Know Your Rhythm
We all have times of the day when we are more productive than others. Science tells us that we all have predefined circadian rhythms that determine patterns for our brain activity. Remember, how I said I like to wake up early and work for a couple of hours while it is quiet? Well, it took me a while to figure that out. I tried doing my productive work, in the morning, during lunch, in the afternoon, even in the late hours of the night. I really tried many hours until I hit my sweet spot for intellectual work. So get to know yourself and find the best productive hours and dedicate them to work. It doesn’t matter if the dishes need to be washed or if you need to walk the dog, once you find what works for you, commit that time to work. As a side benefit, you will find out it will take you less time to get your good work out.
Get the right equipment
I know this is not ideal, but you might have to invest some money to get the most out of your home office setup. Having a slow computer is super frustrating and don’t even get started in an uncomfortable chair. If you need to be in videoconferences often, then find a good microphone and web camera, your colleagues will thank you. Here is what I’ve invested in during the years:
A secondary screen: Yes, all computers have displays, but a secondary, or even tertiary screen if possible, boosts productivity by 20 – 30% according to a study. I personally have three screens: One that I keep for communications, chats, emails, videoconferences. A second one that I use for my main activity at the moment, where I am focusing my attention. The third screen is used as a reference for my main work.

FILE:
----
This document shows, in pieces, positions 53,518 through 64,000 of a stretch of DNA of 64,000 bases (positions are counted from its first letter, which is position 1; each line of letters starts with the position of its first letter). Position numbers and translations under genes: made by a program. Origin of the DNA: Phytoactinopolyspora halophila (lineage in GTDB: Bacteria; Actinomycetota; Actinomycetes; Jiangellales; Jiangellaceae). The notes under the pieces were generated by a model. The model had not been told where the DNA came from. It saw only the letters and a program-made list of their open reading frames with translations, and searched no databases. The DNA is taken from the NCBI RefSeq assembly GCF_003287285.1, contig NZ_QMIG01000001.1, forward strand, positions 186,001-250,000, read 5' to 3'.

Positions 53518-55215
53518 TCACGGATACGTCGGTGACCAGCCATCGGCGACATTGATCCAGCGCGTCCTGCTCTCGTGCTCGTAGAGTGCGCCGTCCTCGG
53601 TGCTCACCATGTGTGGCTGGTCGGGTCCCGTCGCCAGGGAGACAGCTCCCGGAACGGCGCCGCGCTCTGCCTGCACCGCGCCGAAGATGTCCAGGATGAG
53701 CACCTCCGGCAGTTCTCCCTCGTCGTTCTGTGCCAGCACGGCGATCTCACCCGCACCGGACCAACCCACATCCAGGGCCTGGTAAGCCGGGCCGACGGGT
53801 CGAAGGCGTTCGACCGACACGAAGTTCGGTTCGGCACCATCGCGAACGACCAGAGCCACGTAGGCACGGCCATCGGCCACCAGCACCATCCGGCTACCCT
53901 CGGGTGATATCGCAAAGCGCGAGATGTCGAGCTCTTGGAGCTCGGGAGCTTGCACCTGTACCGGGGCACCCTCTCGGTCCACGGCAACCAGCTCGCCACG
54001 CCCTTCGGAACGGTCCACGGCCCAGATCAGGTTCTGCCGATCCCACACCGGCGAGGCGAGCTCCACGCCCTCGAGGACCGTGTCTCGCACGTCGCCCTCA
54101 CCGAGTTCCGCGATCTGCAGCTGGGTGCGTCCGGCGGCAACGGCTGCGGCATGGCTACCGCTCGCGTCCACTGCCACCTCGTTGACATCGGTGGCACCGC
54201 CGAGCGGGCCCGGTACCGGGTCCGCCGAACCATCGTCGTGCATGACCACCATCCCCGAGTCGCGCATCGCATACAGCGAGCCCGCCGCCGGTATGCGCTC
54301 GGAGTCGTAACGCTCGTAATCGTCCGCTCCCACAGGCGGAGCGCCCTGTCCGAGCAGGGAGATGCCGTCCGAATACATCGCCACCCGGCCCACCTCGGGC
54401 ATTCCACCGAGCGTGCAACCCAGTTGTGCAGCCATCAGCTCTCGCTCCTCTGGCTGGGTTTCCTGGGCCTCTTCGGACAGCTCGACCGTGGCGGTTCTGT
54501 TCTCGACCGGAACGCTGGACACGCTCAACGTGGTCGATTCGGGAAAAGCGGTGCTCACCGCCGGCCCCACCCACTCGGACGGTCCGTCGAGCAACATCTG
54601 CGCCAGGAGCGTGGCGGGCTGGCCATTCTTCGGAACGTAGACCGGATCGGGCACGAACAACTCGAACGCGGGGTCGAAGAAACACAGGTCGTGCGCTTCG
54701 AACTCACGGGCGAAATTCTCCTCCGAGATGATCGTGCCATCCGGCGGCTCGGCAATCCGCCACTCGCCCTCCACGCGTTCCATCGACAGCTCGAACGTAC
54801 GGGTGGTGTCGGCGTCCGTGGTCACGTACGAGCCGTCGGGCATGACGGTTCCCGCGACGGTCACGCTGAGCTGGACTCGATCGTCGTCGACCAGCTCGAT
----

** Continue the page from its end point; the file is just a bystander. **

A good ergonomic chair: You will be sitting most of the day, so why sit in a bad chair? A good chair improves not only your productivity but also enhances your health according to this study.
A good set of noise-canceling headphones: There will be times when there will be noise around you when you need to focus. Maybe your kids are laughing in the background, perhaps it is the construction work across the street, the TV on the other room (as I’m writing this my kids are playing video games about in the room next to me), or sometimes you just need to “zone out.” A good set of noise-canceling headphones can have a significant impact on your concentration. This will also allow you to have fewer distractions while talking during video conferences. Most new headsets also include a microphone, which will also improve the quality of your voice during teleconferences.
Again, this guide is not a set of rules, it is just a guide. Pay attention to when you have good work days and figure out what made them better and try to repeat those actions to see what works best for you.
What have you noticed is best for you? Let us know in the comments.